Socratic Scepticism in Hebrew: Al-Harizi and Shem Tob Falaquera and their Influence

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How did medieval Hebrew readers encounter Socrates? Was the Socrates they knew the same as the Socrates we know from Plato's dialogues? Some of the most important sources for the character of Socrates came from loose, heavily edited translations of Arabic works. Among these, perhaps the most important were Judah al-Ḥarizi's Musare hafilosofim, a modifying translation of Ḥunain ibn Isḥāq's Ādāb al-Falāsifa, and Shem Ṭob Falaquera's Reshit Ḥokhmah, which contained short accounts of Socrates derived from Abu Naṣr Al-Farabi's Philosophy of Plato. It is not entirely clear where Ḥunain ibn Isḥāq and Al-Farabi got their accounts of Socrates, but both are relatively far from Plato. Both portray Socrates as an erotic lover of wisdom, indeed one absorbed in a kind of divine madness, who chose to die rather than give up philosophy. In both accounts, especially in their Hebrew versions, Socrates is not a particularly appealing person, but a symbol of a choice that would best be avoided: the choice between philosophy and state sanctioned beliefs, i.e., in the eyes of these thinkers, religiously sanctioned beliefs. The Hebrew Socrates thus represents a paradox: as one absorbed in divine madness, he epitomizes a kind of religious philosophy. Yet it is precisely this philosophy that runs counter to the religious views of the people, who accordingly force him to choose between divine madness or death. This paradox is somewhat similar to the paradox of the Apology, according to which Socrates is led by the oracle at Delphi and his daemonion to question everything, including his own religious beliefs and those of the city. A similar paradox emerges in Falaquera's Epistle of the Debate, in which a philosophically oriented Sage debates a religious Hasid. The Sage claims that philosophy is the best way to understand and worship God, while the Hasid is concerned that philosophy undermines religion. Ostensibly, the debate concludes with the agreement of both thinkers that philosophy is the proper way to become closer to God and accordingly the Sage agrees to write books of Averroan philosophy for the Hasid. However, in order to reach this agreement, the Sage gives up the free, open questions of philosophy since they can potentially undermine faith. That is, he gives up unfettered philosophy. Falaquera thus presents the Sage as saving philosophy by giving up divine madness, in favor of moderation. Such moderation may save the philosopher from death, but is he or she still truly a philosopher?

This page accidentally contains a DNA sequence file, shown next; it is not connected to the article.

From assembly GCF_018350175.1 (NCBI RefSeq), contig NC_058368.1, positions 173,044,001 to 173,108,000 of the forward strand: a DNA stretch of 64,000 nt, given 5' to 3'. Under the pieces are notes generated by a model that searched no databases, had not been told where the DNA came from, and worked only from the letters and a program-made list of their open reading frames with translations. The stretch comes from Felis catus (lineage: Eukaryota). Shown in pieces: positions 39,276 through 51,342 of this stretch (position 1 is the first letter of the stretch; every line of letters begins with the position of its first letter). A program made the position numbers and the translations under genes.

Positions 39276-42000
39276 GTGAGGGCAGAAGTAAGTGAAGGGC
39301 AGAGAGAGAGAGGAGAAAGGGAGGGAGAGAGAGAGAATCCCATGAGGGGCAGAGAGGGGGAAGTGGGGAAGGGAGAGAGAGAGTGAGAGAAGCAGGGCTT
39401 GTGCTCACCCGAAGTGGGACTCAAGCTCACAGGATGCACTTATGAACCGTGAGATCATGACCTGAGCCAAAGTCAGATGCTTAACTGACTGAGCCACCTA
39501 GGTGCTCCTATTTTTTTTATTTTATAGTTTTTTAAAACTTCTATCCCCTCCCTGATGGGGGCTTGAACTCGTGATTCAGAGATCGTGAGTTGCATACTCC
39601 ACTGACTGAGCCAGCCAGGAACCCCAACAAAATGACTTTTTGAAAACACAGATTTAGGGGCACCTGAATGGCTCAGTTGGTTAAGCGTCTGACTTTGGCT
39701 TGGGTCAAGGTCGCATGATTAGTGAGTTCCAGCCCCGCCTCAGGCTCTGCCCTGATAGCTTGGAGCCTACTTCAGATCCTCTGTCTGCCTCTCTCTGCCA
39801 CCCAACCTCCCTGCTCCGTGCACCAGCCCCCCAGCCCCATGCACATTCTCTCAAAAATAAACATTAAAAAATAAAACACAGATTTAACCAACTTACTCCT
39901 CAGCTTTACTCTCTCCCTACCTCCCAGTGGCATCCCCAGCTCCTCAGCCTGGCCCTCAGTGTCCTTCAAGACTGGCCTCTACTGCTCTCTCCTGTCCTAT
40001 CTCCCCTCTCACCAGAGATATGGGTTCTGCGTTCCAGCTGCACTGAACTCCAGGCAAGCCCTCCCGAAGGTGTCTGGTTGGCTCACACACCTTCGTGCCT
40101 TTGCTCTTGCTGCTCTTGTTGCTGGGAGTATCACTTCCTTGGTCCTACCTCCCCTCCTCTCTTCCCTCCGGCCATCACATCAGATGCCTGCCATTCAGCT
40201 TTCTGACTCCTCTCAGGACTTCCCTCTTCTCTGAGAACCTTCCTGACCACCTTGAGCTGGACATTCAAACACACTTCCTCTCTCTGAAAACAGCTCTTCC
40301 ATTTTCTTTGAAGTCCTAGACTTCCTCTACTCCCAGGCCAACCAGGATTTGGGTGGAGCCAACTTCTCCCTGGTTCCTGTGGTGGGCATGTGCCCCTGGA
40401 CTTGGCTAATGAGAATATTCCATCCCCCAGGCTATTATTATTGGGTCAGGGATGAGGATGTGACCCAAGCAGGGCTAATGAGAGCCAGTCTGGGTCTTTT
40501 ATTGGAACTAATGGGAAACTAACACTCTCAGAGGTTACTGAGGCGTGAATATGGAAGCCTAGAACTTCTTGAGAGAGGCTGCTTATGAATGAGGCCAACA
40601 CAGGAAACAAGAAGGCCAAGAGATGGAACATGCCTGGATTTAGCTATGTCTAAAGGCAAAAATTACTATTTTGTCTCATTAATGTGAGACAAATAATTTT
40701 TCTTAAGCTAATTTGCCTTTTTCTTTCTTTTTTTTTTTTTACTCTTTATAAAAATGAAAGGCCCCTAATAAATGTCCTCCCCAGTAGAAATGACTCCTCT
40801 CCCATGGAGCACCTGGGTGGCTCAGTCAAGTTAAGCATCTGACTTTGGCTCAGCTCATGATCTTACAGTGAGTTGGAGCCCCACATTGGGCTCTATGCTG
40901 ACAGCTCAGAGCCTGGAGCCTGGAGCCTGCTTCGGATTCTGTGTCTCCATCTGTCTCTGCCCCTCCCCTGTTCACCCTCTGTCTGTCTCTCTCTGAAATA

Original languageEnglish
StatePublished - 2018
EventScepticism and Anti-Scepticism in Jewish Averroism - University of Hamburg, Hamburg, Germany
Duration: 12 Nov 201814 Nov 2018 (Website)


ConferenceScepticism and Anti-Scepticism in Jewish Averroism
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